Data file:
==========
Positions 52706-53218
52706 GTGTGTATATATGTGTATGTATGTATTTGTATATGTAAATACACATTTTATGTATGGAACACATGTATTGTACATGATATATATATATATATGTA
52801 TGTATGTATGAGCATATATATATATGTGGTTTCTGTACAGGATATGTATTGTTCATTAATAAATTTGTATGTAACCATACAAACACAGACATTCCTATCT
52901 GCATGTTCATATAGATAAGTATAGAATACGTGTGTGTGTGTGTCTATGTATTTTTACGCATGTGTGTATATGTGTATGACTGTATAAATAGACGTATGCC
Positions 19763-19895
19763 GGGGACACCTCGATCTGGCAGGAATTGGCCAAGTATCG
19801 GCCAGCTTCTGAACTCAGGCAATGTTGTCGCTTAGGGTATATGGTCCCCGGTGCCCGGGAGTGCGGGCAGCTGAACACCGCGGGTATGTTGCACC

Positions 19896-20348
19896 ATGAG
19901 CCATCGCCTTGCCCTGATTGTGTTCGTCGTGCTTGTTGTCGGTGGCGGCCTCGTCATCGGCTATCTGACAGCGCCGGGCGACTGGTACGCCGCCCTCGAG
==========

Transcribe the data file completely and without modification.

Positions 52706-53218
52706 GTGTGTATATATGTGTATGTATGTATTTGTATATGTAAATACACATTTTATGTATGGAACACATGTATTGTACATGATATATATATATATATGTA
52801 TGTATGTATGAGCATATATATATATGTGGTTTCTGTACAGGATATGTATTGTTCATTAATAAATTTGTATGTAACCATACAAACACAGACATTCCTATCT
52901 GCATGTTCATATAGATAAGTATAGAATACGTGTGTGTGTGTGTCTATGTATTTTTACGCATGTGTGTATATGTGTATGACTGTATAAATAGACGTATGCC
Positions 19763-19895
19763 GGGGACACCTCGATCTGGCAGGAATTGGCCAAGTATCG
19801 GCCAGCTTCTGAACTCAGGCAATGTTGTCGCTTAGGGTATATGGTCCCCGGTGCCCGGGAGTGCGGGCAGCTGAACACCGCGGGTATGTTGCACC

Positions 19896-20348
19896 ATGAG
19901 CCATCGCCTTGCCCTGATTGTGTTCGTCGTGCTTGTTGTCGGTGGCGGCCTCGTCATCGGCTATCTGACAGCGCCGGGCGACTGGTACGCCGCCCTCGAG